D-Sector for Development Community

   Wednesday, January 17, 2018
Agriculture - Duties and Rights - Education - Environment - Food - Global - Governance - Health - Indian Economy - Indian Society - Physical Development - Social Welfare - Water and Sanitation
Outside View
Views published elsewhere but worthy to read.

Vaccines Save Lives... or don't they?!
By d-sector Team  | 06 Mar 2009

Do vaccines save life ..or do they take lives ? Blasphemous thought ? Well this writer doesn't think so ..and seeks to marshal the facts on the point!

Why don't Development Practitioners and Academics collaborate ?
By James E. Foster  | 02 Mar 2009

Like in Technology and Corporate Management, it would be a win-win situation if Development Practitioners and Academics get to collaborate more and more, says the author of 'Productive Collaborations between Development Practitioners and Academics'.

Finn's Facts: We must stay vigilant against the rush for our land by multinational corporations
By Finnigan Wa Simbeye  | Dar Es Salaam | 02 Mar 2009

Land for sustaining agricultural into the 21st century is the target of MNCs in various parts of Africa, says this columnist of the African newspaper This Day.

Critical Reforms of IMF Policies Demanded
By Bobby Ramakant  | 02 Mar 2009


Agriculture and Climate Change: An Agenda for Negotiation in Copenhagen
By Gerald C. Nelson  | 01 Mar 2009

The first in a series of briefs prepared to support the goal of putting agriculture on the agenda of the United Nations Framework Convention on Climate Change negotiations in Copenhagen in December 2009.

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Corruption Watch

The bad news is that corruption has not only sustained but has grown in size and stature in the country. With scams being a regular feature, seventy per cent respondents in a survey have rightfully opined that corruption has continued to increase in India. One in every two interviewed admit having paid a bribe for availing public services during last one year. Transparency International's latest survey reveals that the political parties top the chart for the most corrupt public institutions, followed by police force and legislatures. No wonder, India continues to make new records on the global corruption arena!

The shocking revelation is that the health and education sectors haven't remained untouched by this phenomenon. With 5th and 6th positions respectively for these sectors on the public perception chart on corruption, corruption has crept insidiously into these sectors of hope for the masses. With bureaucracy being fourth in the list of corrupt institutions in the country, corruption seems to have been non-formally institutionalized with little hope if public services would ever be effective in the country. With economic growth having literally institutionalized corruption, are we now expecting corrupt to be socially responsible - a different CSR.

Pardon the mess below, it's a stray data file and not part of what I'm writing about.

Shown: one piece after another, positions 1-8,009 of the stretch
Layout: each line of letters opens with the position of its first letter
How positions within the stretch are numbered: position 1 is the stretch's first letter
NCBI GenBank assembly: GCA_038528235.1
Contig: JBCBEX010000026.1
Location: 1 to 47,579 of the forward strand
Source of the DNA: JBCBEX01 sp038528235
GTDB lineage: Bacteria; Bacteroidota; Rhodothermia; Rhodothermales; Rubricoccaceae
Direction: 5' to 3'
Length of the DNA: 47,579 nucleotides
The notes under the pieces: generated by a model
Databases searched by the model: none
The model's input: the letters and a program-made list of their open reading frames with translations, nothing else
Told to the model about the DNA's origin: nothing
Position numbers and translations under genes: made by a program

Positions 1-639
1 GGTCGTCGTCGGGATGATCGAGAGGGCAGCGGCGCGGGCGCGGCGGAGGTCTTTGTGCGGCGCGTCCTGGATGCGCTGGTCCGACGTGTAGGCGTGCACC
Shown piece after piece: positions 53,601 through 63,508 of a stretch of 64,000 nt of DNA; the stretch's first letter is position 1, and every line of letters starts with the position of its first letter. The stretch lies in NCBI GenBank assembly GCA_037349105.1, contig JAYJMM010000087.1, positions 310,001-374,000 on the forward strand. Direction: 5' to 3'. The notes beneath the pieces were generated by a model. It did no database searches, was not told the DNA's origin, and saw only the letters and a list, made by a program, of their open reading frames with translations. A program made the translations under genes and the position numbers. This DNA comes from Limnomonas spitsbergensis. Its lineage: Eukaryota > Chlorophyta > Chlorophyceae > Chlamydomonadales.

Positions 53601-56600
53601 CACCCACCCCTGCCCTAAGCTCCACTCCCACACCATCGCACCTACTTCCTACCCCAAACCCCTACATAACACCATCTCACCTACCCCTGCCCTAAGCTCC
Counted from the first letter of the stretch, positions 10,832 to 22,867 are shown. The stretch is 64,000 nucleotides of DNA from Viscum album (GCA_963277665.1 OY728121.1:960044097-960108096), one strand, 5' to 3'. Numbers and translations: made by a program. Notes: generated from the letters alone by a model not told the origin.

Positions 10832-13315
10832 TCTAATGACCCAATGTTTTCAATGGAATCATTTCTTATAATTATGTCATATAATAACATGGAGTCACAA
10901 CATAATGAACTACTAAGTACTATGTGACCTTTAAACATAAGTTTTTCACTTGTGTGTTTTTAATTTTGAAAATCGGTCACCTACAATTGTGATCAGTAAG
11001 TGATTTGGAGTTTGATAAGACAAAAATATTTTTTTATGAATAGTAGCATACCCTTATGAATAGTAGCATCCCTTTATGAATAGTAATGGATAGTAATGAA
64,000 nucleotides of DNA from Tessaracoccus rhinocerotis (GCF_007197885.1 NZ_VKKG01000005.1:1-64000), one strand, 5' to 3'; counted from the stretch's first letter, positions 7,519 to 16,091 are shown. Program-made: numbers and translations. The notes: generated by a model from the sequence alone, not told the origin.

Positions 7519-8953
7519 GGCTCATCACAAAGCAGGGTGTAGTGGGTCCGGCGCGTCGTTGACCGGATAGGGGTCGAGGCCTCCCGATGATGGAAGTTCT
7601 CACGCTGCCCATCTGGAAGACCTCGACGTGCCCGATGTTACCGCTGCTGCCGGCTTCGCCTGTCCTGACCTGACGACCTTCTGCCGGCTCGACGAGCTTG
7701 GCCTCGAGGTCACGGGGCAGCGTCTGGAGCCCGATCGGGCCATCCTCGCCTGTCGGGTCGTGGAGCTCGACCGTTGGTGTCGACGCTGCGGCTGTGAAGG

Poor. Who?

Not giving 'aid' to India is one thing but calling it 'rich' is quite another. If one in three of the world's malnourished children live in India, what does average daily income of $3 indicate? It perhaps means that there is a relative decline in poverty - people are 'less poor' than what they used to be in the past. But having crossed the World Bank arbitrary threshold of $2 a day does not absolve the 'developed' countries of their obligation to part with 0.7 per cent of their Gross National Income in development aid. Should this three-decade old figure not be revised?  

An interesting debate in UK's House of Commons delved on future of development assistance by the British Government. While prioritizing limited resources has been a concern, there has been no denying the fact that development aid must be guided towards tangible gains over a short period of time to start with. There are difficult choices for elected governments to make - should they invest in long-term primary education or in short-term university scholarships? Which of these will bring gains and trigger long-term transformation in the society. As politicians continue to be divided on the matter, poverty persists!!   

Lead View
People, Partition and the Pain
By Rina Mukherji
15 Aug 2013

Dr Jayanti Basu's book analyzes the complex feelings of hatred and longing for the homeland that have contributed to shaping the personalities of a generation of people who were forced to ..
Book Shelf

Yamuna Manifesto

A Journey in the Future of Water

Spoiling Tibet

On Western Terrorism
Commentators
Devinder Sharma
Carmen Miranda
Pandurang Hegde
Sudhirendar Sharma
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